MOFEP: A 100-Year Forestry Study

By Elizabeth Olson | December 1, 2017
From Missouri Conservationist: December 2017

In the heart of the Ozarks, where the Black, Current, and Eleven Point rivers dissect steep, forested hillsides, lies the Missouri Ozark Forest Ecosystem Project (MOFEP), one of the most comprehensive forest management studies in North America. It can be difficult to imagine that just a few generations ago, this area looked entirely different. The forests in Missouri were in bad shape.

From the 1890s through the 1920s, exploitive timber harvesting removed much of the trees. What remained was a degraded landscape, largely denuded of wildlife, plants, soils, and nutrients — essential components of a forested ecosystem.

The nine study sites of MOFEP are located in Shannon, Reynolds, and Carter counties in the heavily forested Ozarks of southeastern Missouri. Since that time, our beautiful Missouri forests, once nearly vanished because of overuse, now cover more than 15 million acres due to improved conservation practices. Land cleared at the turn of the century has regenerated and now supports many uses. But the sustainable use of our forests will require a deep understanding of the effects that tree harvesting has on the ecosystem.

MOFEP is Born

In the 1980s, wildlife biologists became concerned about the effects of tree harvesting on migratory songbirds. In areas of the Midwest where forests were fragmented into small patches, bird researchers were seeing increased nest parasitism by brown-headed cowbirds and reduced nest success of summer breeding birds. They wondered if birds were facing the same problems in parts of Missouri where timber harvests occurred in extensive and contiguous forests. Foresters were also facing questions of their own. How can they best manage forests to provide wood products as well as benefit wildlife, provide for public recreation, and keep forests healthy well into the future?

To answer these questions, biologists and foresters from MDC, together with many other collaborators, designed a 100-year study, called MOFEP.

One of the first challenges was to find the best location for the project. They wanted MOFEP to be on state-owned land and on forests that had not been cut in at least 40 years. The answer was found in the heavily forested Ozarks in southeastern Missouri. Nine study sites, each about 1,000 acres, are located on the Current River Conservation Area in Shannon and Reynolds counties and the Peck Ranch Conservation Area in Carter County.

Three Forest Management Systems

A century ago, timber harvesting was primarily exploitive. Loggers cut all they could to fill human needs and wants, with little regard for future generations or ecosystem health. A positive shift occurred in recent generations. Now our forests are managed to benefit trees and soft-stemmed plants, game and nongame animals, while providing wood resources and economic sustainability to local communities.

MOFEP tests three common types of forest management — even-aged management, uneven-aged management, and no harvesting. Uneven-aged sites are made up of a mixture of tree ages, while even-aged sites are more of a patchwork with trees of similar ages grouped together.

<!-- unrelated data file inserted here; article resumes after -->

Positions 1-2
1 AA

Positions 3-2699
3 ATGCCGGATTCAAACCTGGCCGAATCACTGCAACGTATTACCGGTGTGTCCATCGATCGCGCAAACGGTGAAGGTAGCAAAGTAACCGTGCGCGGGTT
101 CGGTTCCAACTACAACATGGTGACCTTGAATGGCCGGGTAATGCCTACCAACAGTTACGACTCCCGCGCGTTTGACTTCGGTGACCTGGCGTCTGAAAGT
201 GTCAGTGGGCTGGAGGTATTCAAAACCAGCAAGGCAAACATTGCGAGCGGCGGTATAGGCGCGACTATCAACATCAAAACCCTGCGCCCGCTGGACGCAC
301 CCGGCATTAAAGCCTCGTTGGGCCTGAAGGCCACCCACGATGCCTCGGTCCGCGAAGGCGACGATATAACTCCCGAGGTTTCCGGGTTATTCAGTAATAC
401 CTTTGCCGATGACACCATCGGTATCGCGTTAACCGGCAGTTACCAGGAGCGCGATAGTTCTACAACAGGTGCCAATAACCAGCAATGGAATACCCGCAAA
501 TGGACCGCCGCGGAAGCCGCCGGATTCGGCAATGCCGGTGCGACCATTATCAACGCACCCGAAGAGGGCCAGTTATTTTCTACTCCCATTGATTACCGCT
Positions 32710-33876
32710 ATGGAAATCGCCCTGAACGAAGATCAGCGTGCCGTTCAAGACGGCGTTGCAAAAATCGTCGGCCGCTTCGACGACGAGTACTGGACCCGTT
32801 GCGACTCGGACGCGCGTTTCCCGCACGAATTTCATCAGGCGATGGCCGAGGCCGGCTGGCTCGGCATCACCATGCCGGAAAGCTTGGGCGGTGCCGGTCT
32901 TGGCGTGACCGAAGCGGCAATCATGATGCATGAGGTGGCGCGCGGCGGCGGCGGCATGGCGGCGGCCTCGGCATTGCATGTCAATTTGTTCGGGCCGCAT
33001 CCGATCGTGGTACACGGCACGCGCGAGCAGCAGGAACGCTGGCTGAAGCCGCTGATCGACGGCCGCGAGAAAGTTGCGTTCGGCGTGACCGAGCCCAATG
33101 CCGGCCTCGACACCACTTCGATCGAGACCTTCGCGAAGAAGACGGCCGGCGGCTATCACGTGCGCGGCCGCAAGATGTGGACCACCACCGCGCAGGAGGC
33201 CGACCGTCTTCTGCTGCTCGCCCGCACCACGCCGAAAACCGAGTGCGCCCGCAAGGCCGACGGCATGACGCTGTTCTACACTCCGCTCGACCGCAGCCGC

In the even-aged system, trees are cut using two methods, thinning and regeneration harvests. Thinning removes smaller or unhealthy trees to give more growing space to the healthiest trees, and a regeneration harvest removes most trees on a 10-15 acre area. With the uneven-aged system, foresters select scattered individual trees or small groups of trees to cut. In no-harvest management, the forest is left alone to grow and mature naturally without intervention. Trees will die of natural causes, but are not cut down. Monitoring uncut forests provides a comparison of how the forest changes naturally to how it changes after tree harvesting.

By putting the three forest management systems into action in a controlled way, researchers observe the effects of forest management on different components of the ecosystem.

Projects and Findings

Overstory Tree Project

Thousands of trees are measured on 648 plots scattered across the sites. Researchers record the species name and size of each tree growing within the plots. This data helps scientists understand how the density, size, growth rate, and reproduction of trees may change under different forest management systems.

Oaks and hickories are the dominant tree species in the Ozarks. After dying naturally or being cut down, oaks and hickories make use of the resources left in the root system to send up stump sprouts. They are vigorous stump sprouters, so foresters do not have to replant trees after a harvest. Through seeds and sprouts, these trees replant themselves. Many sprouts form at first, but usually only one or two become full grown, mature trees.

Oak trees are the most common and are important species for deer, turkey, and humans. Early results show that over time, even-aged management may favor scarlet and black oaks, while white and post oaks may be more abundant in uneven-aged management.

Ground Flora

While trees by definition are the dominant part of forests, most of the plant diversity is on the ground layer.
Botanists on MOFEP have documented over 500 species, including grasses and sedges, forbs, ferns, vines, shrubs, and tree seedlings. Their close observations led to new discoveries of populations of two rare species — heart-leaved tragia and Reznicek’s sedge.